Lyndale Avenue reconstruction
A plan is in the works to reconstruct Lyndale Avenue South from 31st Street West to Minnehaha Parkway. The City Council approved the $13.3 million project earlier this month and will hold a public hearing March 25 during its Transportation & Public Works Committee meeting.
Changes in the 2.6-mile stretch are divided into four chunks:
• 31st Street to 38th Street will have widened sidewalks, one lane on each side of the road for parking, one lane for driving in each direction, and a 10-foot median featuring grass and trees. Intersections located between 32nd and 38th streets will have additional inside lanes for left turns.
• From 38th Street to Minnehaha Parkway, Lyndale Avenue will have even wider sidewalks and one lane for parking and one lane for driving in each direction.
• Intersections occurring within 39th Street and 49th Street will narrow to one lane of traffic in each direction with no parking and one inside lane for left turns.
• A $965,000 street lighting project has been tacked onto the reconstruction effort. The county will pay half the cost, and residents along the corridor have agreed to have their properties assessed for 25 cents per applicable square foot.
The majority of funding for the Lyndale Avenue South reconstruction project will come from Hennepin County, which owns the road; the city will provide $4.8 million. Construction is expected to begin in April and continue until November 2009.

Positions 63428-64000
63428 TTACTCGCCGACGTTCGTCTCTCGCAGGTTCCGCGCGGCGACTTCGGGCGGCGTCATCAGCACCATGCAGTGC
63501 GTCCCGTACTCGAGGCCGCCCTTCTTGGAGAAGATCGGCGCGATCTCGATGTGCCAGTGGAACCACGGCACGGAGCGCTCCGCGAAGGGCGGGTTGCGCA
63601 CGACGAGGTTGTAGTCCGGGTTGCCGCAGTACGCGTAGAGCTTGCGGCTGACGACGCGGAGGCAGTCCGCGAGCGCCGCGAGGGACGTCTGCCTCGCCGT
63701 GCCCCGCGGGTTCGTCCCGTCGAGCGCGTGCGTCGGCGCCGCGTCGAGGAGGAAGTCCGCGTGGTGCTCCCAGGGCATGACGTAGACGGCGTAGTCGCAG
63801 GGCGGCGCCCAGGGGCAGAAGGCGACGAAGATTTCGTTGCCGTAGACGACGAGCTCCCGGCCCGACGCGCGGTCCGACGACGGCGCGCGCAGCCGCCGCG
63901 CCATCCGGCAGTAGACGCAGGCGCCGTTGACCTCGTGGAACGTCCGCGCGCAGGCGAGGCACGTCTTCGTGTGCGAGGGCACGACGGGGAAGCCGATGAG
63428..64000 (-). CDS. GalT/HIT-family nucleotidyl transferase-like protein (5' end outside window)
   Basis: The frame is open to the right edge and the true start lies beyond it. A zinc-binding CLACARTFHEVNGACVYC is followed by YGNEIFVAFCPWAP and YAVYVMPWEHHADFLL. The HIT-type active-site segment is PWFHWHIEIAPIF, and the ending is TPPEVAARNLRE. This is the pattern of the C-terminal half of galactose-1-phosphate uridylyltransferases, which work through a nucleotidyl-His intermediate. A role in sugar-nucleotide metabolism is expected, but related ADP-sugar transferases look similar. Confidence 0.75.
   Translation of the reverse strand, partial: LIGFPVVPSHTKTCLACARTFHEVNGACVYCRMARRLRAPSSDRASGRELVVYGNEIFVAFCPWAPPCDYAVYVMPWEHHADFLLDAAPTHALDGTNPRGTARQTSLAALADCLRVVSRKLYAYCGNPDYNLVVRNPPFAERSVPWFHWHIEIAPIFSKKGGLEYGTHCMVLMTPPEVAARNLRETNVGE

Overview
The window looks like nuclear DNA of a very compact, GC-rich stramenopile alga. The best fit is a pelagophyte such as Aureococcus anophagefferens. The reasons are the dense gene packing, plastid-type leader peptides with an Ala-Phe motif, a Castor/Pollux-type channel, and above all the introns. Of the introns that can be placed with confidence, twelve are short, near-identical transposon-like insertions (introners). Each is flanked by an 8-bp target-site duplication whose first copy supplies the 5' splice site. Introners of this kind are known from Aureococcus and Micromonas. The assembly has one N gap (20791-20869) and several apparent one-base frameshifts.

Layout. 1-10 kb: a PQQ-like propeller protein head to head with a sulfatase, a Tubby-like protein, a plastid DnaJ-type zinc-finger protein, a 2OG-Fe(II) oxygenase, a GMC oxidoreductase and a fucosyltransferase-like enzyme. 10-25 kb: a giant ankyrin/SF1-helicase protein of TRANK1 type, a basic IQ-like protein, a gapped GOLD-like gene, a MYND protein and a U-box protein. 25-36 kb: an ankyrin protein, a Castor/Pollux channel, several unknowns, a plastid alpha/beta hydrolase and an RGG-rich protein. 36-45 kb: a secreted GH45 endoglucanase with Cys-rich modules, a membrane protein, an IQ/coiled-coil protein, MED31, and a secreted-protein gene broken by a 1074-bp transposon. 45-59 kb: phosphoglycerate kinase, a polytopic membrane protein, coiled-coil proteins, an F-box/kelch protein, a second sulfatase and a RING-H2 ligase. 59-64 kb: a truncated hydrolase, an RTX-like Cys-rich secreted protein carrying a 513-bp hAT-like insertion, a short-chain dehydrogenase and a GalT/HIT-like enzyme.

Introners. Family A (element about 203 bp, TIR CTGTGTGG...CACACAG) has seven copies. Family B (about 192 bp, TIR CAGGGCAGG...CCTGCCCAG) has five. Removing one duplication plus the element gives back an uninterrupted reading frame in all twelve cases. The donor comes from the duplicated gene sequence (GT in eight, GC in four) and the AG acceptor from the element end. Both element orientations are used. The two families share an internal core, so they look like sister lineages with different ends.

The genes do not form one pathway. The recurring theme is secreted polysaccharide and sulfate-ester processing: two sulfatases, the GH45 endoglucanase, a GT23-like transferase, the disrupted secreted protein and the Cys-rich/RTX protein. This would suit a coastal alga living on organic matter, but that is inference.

Transit ridership highest since 1982
Metro Transit recently released a report stating that annual ridership is at its highest point since 1982. Seventy-seven million people rode the bus or took the train last year, which translates to 146 commuters each minute. The number is 4.7 percent higher than 2006 and 10.4 percent higher than the previous year.
The agency partially credits fare deals for the ridership increase, such as Metropass, a program that employers can provide for their workers, and U-Pass, a plan for students at the University of Minnesota. Usage of the passes increased 12.2 and 9.1, respectively. Twenty-six percent of riders used Go-To passes, plastic cards that hold rechargeable fare.
General Manager Brian Lamb said in the report that bus timeliness increased 1 percent over last year, meaning vehicles are punctual 89 percent of the time. Trains, on the other hand, are prompt 97 rides out of 100.
“Ridership surged upward when gas prices increased,” Lamb said. “Those new customers stayed with us when prices dropped.”
In March, 19 new hybrid electric buses that are currently on the road using a 10 percent soy biodiesel blend will up the mix to 20 percent.